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Re: lwn article on the death of Fedora Legacy



Quoting Jesse Keating <jkeating redhat com>:

On Friday 20 October 2006 10:48, Eric Rostetter wrote:
IMHO, Fedora Legacy was started for RHL, not FC, and the name is shouldn't
dictate policy, the original purpose should dictate policy.

Actually no.  Fedora Legacy came from when Fedora was created.

Yes, which was about the same time RHL was killed off in favor of RHEL.
And the only reason I joined was because almost all the talk at that time
was about keeping RHL releases alive "for as long as there is interest"
with just a small amount of "and Fedora Core releases for a few months
longer on a 1-2-3-out basis".

Fedora
Alternatives and Extras were other proposed projects.  I picked up Legacy
because I wanted to provide Fedora to my customers, and provide them a
slightly longer life span.  I was persuaded to do updates for RHL too, which
I really think was a mistake.

Okay, that may be your position/opinion, as and the defacto leader that
carries some weight.  But that is not how the project came across many of
those who joined after RHL was added.

Where we need help is testing packages, reporting and vetting issues (not
just 'hey this CVE was filed, does it effect us?'  Actually LOOK at the
package and package sources to see, perhaps provide a patch?  Where are you
meeting resistance doing this kind of work?

First, my interest doesn't really fit there.  It is in testing what is
in updates-testing (which is nothing).  If there was something in
updates-testing to test, I would test it and report the results.

Secondly, I've offered to help many times with other infrastructure issues,
and been turned down over and over.

Third, when I've tried to help test packages before updates-testing, I
met with lots of trouble.  Someone: "No, you have to do this, this way, not
that way!" Me: "Okay, where's that documented?"  Someone: "No where."
Me: "Okay, I'll document that and resubmit"  Someone: "No, you still missed
Step X". Me: Okay, where is that documented? Someone: "No where." Me: "Okay,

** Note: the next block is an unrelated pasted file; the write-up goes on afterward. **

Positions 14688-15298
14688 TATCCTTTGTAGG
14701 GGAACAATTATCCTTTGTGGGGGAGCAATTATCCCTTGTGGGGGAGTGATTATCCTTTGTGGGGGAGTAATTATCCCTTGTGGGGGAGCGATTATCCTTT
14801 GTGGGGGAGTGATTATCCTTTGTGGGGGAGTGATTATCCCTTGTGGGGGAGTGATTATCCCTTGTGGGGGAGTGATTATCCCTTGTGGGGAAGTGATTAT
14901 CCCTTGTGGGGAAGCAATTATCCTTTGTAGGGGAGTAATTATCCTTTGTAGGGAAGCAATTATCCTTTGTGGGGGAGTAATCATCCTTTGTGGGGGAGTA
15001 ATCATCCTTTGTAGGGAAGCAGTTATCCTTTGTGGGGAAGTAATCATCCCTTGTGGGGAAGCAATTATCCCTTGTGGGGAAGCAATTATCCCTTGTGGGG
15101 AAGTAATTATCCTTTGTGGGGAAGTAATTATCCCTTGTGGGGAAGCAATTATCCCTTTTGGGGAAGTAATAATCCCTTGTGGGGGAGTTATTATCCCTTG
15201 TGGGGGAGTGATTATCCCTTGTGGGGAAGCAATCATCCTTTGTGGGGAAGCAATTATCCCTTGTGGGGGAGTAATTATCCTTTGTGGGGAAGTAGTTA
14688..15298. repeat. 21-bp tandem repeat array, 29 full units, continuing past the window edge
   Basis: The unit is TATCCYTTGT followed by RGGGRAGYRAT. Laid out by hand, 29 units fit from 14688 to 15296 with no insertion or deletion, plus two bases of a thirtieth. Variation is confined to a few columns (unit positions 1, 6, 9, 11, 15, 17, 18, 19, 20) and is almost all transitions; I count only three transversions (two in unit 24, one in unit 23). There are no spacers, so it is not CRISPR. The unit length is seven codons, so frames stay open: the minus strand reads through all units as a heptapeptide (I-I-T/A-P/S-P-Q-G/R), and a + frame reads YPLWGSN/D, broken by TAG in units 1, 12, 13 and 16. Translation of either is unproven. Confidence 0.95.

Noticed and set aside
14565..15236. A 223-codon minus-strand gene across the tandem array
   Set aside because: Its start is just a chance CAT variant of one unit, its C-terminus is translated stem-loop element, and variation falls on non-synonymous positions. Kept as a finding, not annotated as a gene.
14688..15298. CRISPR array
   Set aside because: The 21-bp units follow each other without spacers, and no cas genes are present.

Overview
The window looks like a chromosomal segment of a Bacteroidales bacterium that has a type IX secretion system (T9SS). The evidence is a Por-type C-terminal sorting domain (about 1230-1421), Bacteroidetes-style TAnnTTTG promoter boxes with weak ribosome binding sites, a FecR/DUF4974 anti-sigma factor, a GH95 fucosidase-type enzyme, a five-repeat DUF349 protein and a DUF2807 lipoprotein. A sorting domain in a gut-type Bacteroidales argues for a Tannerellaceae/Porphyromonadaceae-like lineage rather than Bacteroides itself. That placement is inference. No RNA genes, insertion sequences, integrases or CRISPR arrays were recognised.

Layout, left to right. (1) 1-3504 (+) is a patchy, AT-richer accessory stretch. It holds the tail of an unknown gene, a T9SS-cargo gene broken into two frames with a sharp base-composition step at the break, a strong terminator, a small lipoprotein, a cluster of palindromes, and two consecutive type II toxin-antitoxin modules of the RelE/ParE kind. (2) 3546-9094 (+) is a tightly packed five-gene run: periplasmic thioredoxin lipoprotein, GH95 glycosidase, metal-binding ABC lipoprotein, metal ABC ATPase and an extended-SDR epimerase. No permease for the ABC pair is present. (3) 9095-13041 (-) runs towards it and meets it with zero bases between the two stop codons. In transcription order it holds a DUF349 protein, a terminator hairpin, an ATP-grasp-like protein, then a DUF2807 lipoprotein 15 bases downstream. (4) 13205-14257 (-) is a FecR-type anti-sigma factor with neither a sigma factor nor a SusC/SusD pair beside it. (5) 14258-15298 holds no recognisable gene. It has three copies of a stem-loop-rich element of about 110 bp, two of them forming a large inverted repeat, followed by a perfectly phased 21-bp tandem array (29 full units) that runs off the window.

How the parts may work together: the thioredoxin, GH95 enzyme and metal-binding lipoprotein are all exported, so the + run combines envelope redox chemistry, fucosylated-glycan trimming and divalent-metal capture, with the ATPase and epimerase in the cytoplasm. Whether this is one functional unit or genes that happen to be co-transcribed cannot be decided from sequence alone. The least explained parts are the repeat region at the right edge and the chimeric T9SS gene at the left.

I'll document that..."  And so on.  Eventually of course, my documentation
is no longer good because it is a web page and now it should all be wiki,
and I don't have access to the wiki.  By the time I finally get access to
the wiki, I've lost interest.

Third, I had a big project that took about a year of my life, during which
I could not spend a lot of time of FL work.  That is over now, and I could
go back to working on FL again, but I really don't see where I'm needed now.

The fact that I only have one FC machine to play with (FC 3 x86_64 now,
could upgrade to FC4 or what ever if needed) doesn't help.  I'm willing
to put it towards FL work if you tell me what you need me to do.

But you can't expect me to do everything any more than I expect you to do
everything.  And as long as you keep refusing my offers to help saying
you'll do it yourself, you won't get many unsolicited offers from me,
so you better start soliciting if you want anything.

So, hey, here's an idea: Let's do that!  What's the hold up?

Getting software in place.  Time.  Energy.

Is there anything I can do to help, or not?

Again, could he use help with this?  If so, what kind of help?
Even gentle encouragement?  Or money?  Or coding support?  Or documentation
support?  Or???

I don't know.  Email him.  Find out.  He's on the fedora infrastructure team
which has this listed as one of the projects.
http://fedoraproject.org/wiki/Infrastructure

Don't wait on me to make it happen.

Is there a particular reason to contact only him instead of the whole
infrastructure team?

--
Jesse Keating
Release Engineer: Fedora

--
Eric Rostetter
The Department of Physics
The University of Texas at Austin

Go Longhorns!


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